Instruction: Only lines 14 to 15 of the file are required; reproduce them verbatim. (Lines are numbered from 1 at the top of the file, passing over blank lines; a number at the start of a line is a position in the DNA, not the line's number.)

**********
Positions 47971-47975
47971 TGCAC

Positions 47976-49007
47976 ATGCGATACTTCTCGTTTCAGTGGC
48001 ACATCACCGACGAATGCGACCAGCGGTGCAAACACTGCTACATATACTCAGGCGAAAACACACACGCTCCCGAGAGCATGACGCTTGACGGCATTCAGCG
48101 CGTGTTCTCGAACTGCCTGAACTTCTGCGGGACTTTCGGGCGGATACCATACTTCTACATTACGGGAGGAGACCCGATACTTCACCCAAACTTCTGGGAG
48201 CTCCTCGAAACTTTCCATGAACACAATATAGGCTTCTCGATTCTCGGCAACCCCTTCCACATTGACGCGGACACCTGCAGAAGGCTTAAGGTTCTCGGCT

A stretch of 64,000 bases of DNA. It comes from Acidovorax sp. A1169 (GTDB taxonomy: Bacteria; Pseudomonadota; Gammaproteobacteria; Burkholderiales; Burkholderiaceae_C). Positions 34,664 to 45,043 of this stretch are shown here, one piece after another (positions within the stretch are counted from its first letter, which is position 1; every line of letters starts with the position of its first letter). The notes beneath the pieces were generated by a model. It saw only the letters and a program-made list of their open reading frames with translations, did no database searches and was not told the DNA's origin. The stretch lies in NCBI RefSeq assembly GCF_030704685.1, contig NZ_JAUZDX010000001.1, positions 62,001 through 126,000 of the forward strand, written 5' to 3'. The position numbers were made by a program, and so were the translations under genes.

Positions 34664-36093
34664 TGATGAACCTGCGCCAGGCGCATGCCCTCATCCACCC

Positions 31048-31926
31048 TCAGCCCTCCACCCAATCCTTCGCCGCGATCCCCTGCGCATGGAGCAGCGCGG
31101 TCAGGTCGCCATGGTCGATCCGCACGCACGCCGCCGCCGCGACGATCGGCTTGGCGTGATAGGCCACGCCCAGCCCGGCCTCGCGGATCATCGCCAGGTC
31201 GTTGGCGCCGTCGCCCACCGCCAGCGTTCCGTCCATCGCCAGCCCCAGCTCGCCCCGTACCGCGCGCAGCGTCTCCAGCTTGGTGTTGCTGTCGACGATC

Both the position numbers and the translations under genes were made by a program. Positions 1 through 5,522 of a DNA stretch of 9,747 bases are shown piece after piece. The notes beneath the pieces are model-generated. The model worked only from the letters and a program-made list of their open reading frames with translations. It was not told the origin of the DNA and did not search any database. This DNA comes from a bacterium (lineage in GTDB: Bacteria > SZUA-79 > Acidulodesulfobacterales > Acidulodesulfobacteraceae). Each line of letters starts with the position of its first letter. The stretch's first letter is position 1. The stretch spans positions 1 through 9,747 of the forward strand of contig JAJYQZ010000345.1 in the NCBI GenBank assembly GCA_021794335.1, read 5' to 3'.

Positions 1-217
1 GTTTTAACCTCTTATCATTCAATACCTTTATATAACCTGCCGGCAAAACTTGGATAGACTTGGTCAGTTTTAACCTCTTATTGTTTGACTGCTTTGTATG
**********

31201 GTTGGCGCCGTCGCCCACCGCCAGCGTTCCGTCCATCGCCAGCCCCAGCTCGCCCCGTACCGCGCGCAGCGTCTCCAGCTTGGTGTTGCTGTCGACGATC

Both the position numbers and the translations under genes were made by a program. Positions 1 through 5,522 of a DNA stretch of 9,747 bases are shown piece after piece. The notes beneath the pieces are model-generated. The model worked only from the letters and a program-made list of their open reading frames with translations. It was not told the origin of the DNA and did not search any database. This DNA comes from a bacterium (lineage in GTDB: Bacteria > SZUA-79 > Acidulodesulfobacterales > Acidulodesulfobacteraceae). Each line of letters starts with the position of its first letter. The stretch's first letter is position 1. The stretch spans positions 1 through 9,747 of the forward strand of contig JAJYQZ010000345.1 in the NCBI GenBank assembly GCA_021794335.1, read 5' to 3'.